A stand mixer is best for this whole process. If you do not have a stand mixer, begin by mixing the dough with an electric mixer, then switch to mixing by hand when the dough becomes too heavy for the hand-held electric mixer.
Use a cooking thermometer to manage the heat of the oil. If the oil is too cool it will not cook the donuts well and they will take in a lot of oil. If it's too hot the donuts will cook too fast on the outside before the inside.
Be extremely cautious when frying! The oil is very hot and it will burn if you get splattered. If this is your first-time deep-frying, please educate yourself before you begin.
Can I Reuse My Frying Oil?
We all know that it takes a lot of oil for deep-frying. And what do you do with the oil once you're finished frying a batch of donuts?
Thankfully, you can reuse the oil several times.
When finished frying, let the oil cool down to room temperature. Then pour it through a strainer or cheesecloth and return it to its original container. Store it in a cool, dark place. (I refrigerate mine.)
To extend its life, add a small amount of fresh oil each time you cook. But if it starts to look thick or brown, then it’s gone bad.
And, of course, you don't want to use oil to fry Amish donuts that you've used to fry chicken or fish. So, I always label my container with what it was used for. Then only use that oil for similar items.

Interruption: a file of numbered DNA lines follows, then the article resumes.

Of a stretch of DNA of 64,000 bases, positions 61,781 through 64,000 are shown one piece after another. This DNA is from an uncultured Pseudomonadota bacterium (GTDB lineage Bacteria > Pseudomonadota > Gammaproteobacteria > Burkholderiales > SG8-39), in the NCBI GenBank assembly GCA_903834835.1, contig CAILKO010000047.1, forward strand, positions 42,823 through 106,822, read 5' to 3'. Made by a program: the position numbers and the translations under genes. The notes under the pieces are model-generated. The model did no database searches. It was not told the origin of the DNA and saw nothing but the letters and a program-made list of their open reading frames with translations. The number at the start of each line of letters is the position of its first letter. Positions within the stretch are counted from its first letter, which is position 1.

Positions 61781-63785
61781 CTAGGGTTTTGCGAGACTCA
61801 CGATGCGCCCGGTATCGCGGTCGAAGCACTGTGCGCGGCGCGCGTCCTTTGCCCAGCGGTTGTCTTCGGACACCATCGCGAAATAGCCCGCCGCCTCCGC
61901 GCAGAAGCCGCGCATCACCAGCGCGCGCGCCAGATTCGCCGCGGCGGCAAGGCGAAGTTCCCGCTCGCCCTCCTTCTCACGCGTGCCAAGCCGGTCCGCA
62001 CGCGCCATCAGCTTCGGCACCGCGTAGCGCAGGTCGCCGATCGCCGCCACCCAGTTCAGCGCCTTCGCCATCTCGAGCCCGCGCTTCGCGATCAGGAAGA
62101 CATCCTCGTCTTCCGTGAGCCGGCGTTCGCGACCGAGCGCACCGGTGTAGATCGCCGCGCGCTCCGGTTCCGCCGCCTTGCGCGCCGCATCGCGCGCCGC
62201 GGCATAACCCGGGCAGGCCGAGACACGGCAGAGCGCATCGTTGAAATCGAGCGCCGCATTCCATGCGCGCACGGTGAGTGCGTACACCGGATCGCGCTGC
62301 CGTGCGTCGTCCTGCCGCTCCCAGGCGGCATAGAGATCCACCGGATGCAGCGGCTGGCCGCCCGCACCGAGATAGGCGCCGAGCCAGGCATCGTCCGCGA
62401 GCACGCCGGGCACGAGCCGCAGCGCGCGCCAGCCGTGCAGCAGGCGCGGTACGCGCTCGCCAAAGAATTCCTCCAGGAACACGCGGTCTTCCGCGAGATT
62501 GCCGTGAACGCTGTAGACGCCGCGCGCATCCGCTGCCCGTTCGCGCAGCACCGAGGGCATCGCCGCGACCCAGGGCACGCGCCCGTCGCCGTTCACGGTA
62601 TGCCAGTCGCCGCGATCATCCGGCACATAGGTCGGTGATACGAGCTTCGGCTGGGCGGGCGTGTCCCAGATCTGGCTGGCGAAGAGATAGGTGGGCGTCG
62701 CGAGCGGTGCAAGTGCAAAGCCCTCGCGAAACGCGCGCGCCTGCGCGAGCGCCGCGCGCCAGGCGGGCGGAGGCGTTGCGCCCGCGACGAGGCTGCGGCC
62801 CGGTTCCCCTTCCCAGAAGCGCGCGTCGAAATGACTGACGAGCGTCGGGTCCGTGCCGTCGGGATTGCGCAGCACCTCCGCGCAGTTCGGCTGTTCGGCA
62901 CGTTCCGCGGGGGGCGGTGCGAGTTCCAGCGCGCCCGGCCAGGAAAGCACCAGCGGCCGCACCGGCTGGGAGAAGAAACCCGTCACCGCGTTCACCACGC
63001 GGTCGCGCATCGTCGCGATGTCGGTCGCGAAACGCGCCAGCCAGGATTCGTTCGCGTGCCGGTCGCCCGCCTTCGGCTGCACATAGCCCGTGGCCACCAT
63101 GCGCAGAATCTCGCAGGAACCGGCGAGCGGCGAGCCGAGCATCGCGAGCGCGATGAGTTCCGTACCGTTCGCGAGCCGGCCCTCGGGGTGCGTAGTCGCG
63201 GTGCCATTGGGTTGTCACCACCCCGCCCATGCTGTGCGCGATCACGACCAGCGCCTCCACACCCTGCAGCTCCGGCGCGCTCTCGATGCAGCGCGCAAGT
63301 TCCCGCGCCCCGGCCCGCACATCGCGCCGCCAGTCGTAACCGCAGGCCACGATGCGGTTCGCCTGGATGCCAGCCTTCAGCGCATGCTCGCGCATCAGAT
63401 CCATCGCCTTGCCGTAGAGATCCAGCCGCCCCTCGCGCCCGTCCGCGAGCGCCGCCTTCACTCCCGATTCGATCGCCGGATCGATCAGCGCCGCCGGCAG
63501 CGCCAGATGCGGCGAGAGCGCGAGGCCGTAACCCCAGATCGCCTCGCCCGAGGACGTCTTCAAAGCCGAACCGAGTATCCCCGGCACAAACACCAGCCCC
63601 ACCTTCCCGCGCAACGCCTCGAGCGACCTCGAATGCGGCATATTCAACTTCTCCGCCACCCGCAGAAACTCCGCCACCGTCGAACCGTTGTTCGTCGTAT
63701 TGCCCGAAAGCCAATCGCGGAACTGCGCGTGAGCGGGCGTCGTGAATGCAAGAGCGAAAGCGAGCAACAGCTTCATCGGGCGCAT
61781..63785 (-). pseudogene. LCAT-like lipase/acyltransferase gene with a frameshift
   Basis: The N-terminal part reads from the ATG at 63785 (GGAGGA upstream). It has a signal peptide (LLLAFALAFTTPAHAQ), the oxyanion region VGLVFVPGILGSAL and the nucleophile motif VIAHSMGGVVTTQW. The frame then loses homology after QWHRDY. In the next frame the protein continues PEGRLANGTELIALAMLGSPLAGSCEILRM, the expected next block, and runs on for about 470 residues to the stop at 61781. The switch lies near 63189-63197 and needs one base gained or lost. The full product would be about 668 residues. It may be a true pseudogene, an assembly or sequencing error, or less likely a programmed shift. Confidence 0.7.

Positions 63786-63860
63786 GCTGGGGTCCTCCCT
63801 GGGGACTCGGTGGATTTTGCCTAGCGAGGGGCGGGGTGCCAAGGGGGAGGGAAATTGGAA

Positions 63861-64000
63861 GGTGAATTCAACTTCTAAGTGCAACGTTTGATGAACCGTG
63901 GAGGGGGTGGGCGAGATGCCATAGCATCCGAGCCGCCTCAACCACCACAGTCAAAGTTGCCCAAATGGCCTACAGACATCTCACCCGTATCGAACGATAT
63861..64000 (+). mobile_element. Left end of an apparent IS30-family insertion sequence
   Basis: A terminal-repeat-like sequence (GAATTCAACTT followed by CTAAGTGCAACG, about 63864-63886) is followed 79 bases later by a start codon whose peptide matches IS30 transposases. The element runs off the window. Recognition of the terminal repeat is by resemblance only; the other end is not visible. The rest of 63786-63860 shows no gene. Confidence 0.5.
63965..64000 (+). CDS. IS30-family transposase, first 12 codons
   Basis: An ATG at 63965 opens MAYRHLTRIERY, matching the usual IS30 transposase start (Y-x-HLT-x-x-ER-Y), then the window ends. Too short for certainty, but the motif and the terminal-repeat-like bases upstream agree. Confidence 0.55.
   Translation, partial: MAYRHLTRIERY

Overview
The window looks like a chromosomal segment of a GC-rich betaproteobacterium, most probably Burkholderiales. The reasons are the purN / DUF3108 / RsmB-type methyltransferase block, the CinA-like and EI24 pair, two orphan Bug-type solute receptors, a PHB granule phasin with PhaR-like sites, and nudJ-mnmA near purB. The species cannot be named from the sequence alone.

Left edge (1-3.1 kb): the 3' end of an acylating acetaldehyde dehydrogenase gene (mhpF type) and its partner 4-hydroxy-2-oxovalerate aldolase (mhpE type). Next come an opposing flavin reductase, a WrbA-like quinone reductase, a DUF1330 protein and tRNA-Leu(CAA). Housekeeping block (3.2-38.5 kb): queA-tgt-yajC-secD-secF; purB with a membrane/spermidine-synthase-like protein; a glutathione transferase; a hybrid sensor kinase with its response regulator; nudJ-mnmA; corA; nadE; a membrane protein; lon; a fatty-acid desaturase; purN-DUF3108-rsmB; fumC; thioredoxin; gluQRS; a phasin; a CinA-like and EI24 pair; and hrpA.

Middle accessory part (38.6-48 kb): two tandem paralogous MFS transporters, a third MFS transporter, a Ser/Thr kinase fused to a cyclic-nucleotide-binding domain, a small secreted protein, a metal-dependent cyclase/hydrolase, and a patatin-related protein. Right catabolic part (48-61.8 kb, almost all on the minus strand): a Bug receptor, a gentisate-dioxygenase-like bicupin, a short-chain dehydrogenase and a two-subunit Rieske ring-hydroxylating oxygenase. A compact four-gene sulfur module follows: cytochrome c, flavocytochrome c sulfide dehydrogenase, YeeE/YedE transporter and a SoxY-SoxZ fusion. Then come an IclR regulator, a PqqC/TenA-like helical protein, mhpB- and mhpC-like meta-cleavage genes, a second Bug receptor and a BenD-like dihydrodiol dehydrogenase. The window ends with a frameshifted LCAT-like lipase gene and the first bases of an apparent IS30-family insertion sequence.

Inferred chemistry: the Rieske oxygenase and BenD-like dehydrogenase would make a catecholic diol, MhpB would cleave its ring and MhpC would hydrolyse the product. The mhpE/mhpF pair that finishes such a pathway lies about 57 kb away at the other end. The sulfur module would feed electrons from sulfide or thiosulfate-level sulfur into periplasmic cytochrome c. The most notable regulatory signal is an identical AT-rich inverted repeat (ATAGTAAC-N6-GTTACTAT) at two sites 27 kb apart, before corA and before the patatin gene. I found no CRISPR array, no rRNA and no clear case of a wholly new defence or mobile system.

More Amish Fried Food Recipes
Amish Donuts Recipe
- 2 c. scalded and cooled milk
- 1/2 c. butter (1 stick)
- 1/3 c. warm water
- 1 1/2 Tbsp. dry yeast
- 1/2 c. sugar
- 1 c. mashed potatoes
- 2 c. bread flour
- 1 large egg, beaten
- 1 1/2 tsp. salt
- 5 - 6 c. all-purpose flour
- oil, for frying (peanut, vegetable, or canola oil)
- 5 - 5 1/2 c. powdered sugar
- 1/2 c. milk
- 1 Tbsp. vanilla
- Begin by scalding the milk. Warm the milk in a saucepan until almost boiling. A skin will form on the top, but you can easily remove the skin.2 c. scalded and cooled milk
- Add the stick of butter to the hot milk and set it aside to cool. Do not add hot milk to the yeast mixture, it must be lukewarm.1/2 c. butter (1 stick)
- Add the warm water to your mixing bowl, add the yeast, stir, and let it rest for a few minutes.1/3 c. warm water, 1 1/2 Tbsp. dry yeast